• Socratic questioning generally follows this process: Clarifying your thinking and explaining the origins of your ideas. (Why do I think this? What exactly do I think?) Challenging assumptions. (How do I know this is true? What if I thought the opposite?) Looking for evidence. (How can I back this up? What are the sources?) Considering alternative perspectives. (What might others think? How do I know I am correct?) Examining consequences and implications. (What if I am wrong? What are the consequences if I am?) Questioning the original questions. (Why did I think that? Was I correct? What conclusions can I draw from the reasoning process?)
  • Thought experiments can be defined as “devices of the imagination used to investigate the nature of things.”
  • a thought experiment generally has the following steps: Ask a question Conduct background research Construct hypothesis Test with (thought) experiments Analyze outcomes and draw conclusions Compare to hypothesis and adjust accordingly (new question, etc.)
  • When we try to pick out anything by itself, we find it hitched to everything else in the Universe. John Muir
  • Second-Order Problem Warren Buffett used a very apt metaphor once to describe how the second-order problem is best described by a crowd at a parade: Once a few people decide to stand on their tip-toes, everyone has to stand on their tip-toes. No one can see any better, but they’re all worse off.
  • A word of caution Second-order thinking, as valuable as it is, must be tempered in one important way: You can’t let it lead to the paralysis of the Slippery Slope Effect, the idea that if we start with action A, everything after is a slippery slope down to hell, with a chain of consequences B, C, D, E, and F. Garrett Hardin smartly addresses this in Filters Against Folly: Those who take the wedge (Slippery Slope) argument with the utmost seriousness act as though they think human beings are completely devoid of practical judgment. Countless examples from everyday life show the pessimists are wrong…If we took the wedge argument seriously, we would pass a law forbidding all vehicles to travel at any speed greater than zero. That would be an easy way out of the moral problem. But we pass no such law.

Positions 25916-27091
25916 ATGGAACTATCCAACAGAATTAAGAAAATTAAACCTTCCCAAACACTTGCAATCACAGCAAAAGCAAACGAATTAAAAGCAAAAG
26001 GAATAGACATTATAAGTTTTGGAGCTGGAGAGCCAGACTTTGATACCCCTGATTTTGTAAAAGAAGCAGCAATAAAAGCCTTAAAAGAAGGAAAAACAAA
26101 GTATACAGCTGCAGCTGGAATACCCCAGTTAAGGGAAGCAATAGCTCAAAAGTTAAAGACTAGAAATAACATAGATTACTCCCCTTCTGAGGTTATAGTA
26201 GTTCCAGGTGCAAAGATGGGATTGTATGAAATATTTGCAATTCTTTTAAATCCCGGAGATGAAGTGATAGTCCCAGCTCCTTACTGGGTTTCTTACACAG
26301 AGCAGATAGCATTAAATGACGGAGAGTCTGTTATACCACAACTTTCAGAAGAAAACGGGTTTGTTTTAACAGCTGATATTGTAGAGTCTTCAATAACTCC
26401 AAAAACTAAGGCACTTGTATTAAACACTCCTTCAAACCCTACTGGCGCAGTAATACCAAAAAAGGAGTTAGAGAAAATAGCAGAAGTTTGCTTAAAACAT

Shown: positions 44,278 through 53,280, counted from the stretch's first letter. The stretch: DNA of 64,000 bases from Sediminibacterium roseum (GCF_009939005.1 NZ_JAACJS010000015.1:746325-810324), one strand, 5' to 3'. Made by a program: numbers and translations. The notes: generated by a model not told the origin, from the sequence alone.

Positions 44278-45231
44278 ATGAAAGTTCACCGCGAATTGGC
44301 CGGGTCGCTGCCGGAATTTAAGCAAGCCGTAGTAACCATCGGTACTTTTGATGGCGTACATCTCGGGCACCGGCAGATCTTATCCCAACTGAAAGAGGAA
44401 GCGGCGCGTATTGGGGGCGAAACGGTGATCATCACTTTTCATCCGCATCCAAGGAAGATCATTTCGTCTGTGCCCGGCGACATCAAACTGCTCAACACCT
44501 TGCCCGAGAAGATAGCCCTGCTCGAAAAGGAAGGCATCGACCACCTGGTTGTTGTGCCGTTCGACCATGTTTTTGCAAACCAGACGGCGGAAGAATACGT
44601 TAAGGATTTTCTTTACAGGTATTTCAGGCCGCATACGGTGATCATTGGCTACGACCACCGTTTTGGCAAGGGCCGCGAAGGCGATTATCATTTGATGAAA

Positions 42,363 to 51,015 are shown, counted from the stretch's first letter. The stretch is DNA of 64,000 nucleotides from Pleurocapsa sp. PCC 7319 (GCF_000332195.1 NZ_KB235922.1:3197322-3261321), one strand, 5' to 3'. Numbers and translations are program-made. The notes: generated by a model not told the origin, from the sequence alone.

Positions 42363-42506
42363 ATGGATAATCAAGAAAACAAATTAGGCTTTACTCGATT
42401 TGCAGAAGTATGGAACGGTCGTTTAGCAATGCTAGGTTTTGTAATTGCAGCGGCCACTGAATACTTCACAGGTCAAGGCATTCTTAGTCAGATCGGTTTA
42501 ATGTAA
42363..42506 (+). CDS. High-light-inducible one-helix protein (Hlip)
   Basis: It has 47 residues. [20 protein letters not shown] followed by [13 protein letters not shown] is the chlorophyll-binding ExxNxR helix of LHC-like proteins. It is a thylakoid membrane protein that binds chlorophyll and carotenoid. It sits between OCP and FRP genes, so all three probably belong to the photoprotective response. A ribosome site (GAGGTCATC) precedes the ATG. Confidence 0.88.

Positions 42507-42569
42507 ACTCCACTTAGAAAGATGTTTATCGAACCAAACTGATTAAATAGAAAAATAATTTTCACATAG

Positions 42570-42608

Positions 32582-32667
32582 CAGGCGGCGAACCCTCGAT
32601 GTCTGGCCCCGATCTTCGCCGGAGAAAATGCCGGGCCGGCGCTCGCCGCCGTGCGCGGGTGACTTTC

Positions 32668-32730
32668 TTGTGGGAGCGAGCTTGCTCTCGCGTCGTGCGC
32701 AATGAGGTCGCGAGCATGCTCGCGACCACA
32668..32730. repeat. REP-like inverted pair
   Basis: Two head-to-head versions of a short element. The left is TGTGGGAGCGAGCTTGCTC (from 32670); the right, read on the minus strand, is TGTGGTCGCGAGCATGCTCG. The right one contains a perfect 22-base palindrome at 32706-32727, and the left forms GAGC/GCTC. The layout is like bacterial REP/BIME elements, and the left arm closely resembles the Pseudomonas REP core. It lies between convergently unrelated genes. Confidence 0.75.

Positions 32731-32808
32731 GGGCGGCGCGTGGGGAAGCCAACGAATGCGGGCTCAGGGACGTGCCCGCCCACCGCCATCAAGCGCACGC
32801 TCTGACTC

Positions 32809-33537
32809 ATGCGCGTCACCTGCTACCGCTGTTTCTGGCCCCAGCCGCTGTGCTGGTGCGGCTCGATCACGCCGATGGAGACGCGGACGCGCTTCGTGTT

• The Antifragile mindset is a unique one. Whenever possible, try to create scenarios where randomness and uncertainty are your friends, not your enemies.
  • The test of a first-rate intelligence is the ability to hold two opposing ideas in mind at the same time and still retain the ability to function. One should, for example, be able to see that things are hopeless yet be determined to make them otherwise. F. Scott Fitzgerald
  • Anybody can make the simple complicated. Creativity is making the complicated simple. Charles Mingus
  • Simpler explanations are more likely to be true than complicated ones. This is the essence of Occam’s Razor, a classic principle of logic and problem-solving. Instead of wasting your time trying to disprove complex scenarios, you can make decisions more confidently by basing them on the explanation that has the fewest moving parts.
  • Ockham wrote that “a plurality is not to be posited without necessity”—essentially that we should prefer the simplest explanation with the fewest moving parts.2,3 They are easier to falsify, easier to understand, and generally more likely to be correct.
  • seeks to validate its assumptions. Sagan wrote that “extraordinary claims require extraordinary proof.”
  • A few caveats One important counter to Occam’s Razor is the difficult truth that some things are simply not that simple.
  • I need to listen well so that I hear what is not said. - Thuli Madonsela
  • Hard to trace in its origin, Hanlon’s Razor states that we should not attribute to malice that which is more easily explained by stupidity.
  • When we see something we don’t like happen and which seems wrong, we assume it’s intentional.
  • Always assuming malice puts you at the center of everyone else’s world.